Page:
Whatever you choose be sure to check out the brands who have signed up to the Motorcycle Industry’s ‘Buy With Confidence’ Scheme. Each agrees to adhere to a set of professional guidelines and offer a dealer network, spares backup and good customer service so are a good place to start. Beware of cheap internet only brands, if you can’t visit a dealer should you have a problem it could be the start of a nightmare. As the old saying goes, buy cheap buy twice.
Who wouldn’t want a brand new bike? The thought of a new, shiny bike is obviously very appealing and they do come with added benefits like a full manufacturer’s warranty (and no wear on the brakes, clutches, tyres and chains etc from a previous owner!). New bikes can also come with attractive finance offers.
However second hand bikes should also be a consideration, as these days it’s less likely that any previous riding has had an adverse effect on the engine. Machines are built to last and in most cases would have been ridden well within their performance capabilities. Through a dealer often these bikes can be financed too making them an attractive option.
Whether new or second hand, the secret is buying from a reputable dealer so should the worst happen you’ve someone who yo can go back to the help put things right.
Don’t forget, buying a motorcycle or scooter is only one part of the picture when it comes to setting your budget. There are a few other things that you should take into consideration, like:
It would be a real shame and would break your heart to lose your bike soon after buying it so don’t ignore security. Installing alarms, locks and security marking systems not only deter thieves but also help reduce your insurance premium.
How much should you spend on security though? Well a rule of thumb here, is that you should spend the same amount on security as you would on your insurance policy excess.
Tracker devices can be a good thing to have especially if your bike is expensive or you could opt for an sms text alert service to notify you if your bike is moving – both normally come with an annual fee. One thing you should definately do is mark your bike. The industry has recently launched the MASTER scheme backed by many major brands to help combat theft and the scheme is centred around security marking which the Met Police say is the most effective way to put a potential thief off. Check out their website for all the brands that support the scheme. If your bike is not fitted with MASTER You can buy the technology behind it in the form of a Datatag kit for your scooter or bike from your local dealer who can even fit it for you.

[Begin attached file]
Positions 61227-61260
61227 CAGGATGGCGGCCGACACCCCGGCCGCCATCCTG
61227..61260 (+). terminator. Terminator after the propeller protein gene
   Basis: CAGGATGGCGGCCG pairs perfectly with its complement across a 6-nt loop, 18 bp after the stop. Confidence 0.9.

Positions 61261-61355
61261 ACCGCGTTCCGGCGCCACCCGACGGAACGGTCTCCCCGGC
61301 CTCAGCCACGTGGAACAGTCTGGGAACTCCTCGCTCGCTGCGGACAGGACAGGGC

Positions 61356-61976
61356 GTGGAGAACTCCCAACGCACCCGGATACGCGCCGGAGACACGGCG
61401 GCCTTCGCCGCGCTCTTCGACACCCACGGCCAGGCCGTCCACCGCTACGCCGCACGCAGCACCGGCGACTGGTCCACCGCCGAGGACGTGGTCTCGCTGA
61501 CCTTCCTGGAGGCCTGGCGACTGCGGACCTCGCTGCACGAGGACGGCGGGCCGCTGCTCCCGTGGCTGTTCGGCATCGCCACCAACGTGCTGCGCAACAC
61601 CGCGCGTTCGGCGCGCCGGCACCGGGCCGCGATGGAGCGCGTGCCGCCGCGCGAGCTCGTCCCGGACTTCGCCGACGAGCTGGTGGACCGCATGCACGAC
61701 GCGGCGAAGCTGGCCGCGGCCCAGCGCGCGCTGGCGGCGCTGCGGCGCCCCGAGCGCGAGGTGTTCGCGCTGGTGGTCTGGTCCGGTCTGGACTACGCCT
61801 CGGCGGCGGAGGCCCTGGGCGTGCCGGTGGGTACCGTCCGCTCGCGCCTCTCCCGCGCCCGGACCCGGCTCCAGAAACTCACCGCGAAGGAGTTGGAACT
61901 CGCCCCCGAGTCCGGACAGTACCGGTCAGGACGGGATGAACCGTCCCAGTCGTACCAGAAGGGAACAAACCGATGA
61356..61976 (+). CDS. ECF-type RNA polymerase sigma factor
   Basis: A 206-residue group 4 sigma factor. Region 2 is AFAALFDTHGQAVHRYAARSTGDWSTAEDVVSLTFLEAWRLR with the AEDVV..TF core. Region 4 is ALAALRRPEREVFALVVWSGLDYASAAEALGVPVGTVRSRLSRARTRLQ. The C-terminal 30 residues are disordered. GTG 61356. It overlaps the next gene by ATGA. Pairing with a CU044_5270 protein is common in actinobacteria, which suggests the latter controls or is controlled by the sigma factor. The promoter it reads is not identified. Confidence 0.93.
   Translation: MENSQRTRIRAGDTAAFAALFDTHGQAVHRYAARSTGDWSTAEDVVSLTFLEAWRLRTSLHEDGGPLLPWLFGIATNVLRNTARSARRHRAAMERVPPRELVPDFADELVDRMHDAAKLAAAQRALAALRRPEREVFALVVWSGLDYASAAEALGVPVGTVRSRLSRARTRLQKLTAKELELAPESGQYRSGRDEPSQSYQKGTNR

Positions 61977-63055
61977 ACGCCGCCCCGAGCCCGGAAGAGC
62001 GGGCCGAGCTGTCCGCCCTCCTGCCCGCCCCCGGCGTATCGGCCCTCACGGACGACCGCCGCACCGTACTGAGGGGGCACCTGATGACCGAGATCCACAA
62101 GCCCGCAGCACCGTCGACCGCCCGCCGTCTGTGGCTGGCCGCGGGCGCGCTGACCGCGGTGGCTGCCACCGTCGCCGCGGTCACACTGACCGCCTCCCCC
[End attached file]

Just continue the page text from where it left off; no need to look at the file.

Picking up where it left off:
Helmet and safety equipment
Helmet – Obviously this is a legal requirement, but it’s also vital that the helmet you choose fits properly. A helmet that’s loose on your head is no help to you at all. Your local dealer is the right guy to help you with this as it’s very important to get this one right.
Gloves and Boots – Decent leather palmed gloves and over the ankle boots can prevent some injuries, so it’s advised you get both. Designs are available for even the hottest of weather – so there’s no excuse to ride without them.
Jacket and Trousers – Traditionally, leather has been the choice of most riders, but these days the advances in textiles and man made fibres means that you have a very wide choice to choose from, even specialist jeans. Modern suits are not only light weight but many are also breathable and waterproof – making them a great choice for leisure riding or commuting. Look out for labels such as Cordura and Gore-Tex to guarantee quality. Make sure your gear has CE approved armour in the risk areas, like your knees, elbows, shoulders and hips. Finally a very important thing to do when buying riding gear is to try it out when sitting on a bike – remember, what feels and looks good while walking around the showroom might not be as comfortable when seated on a bike.
The full monty
All the above can add up a little and should be considered alongside machine costs when buying a bike. To help many dealers will add it to the finance package when buying a bike through them.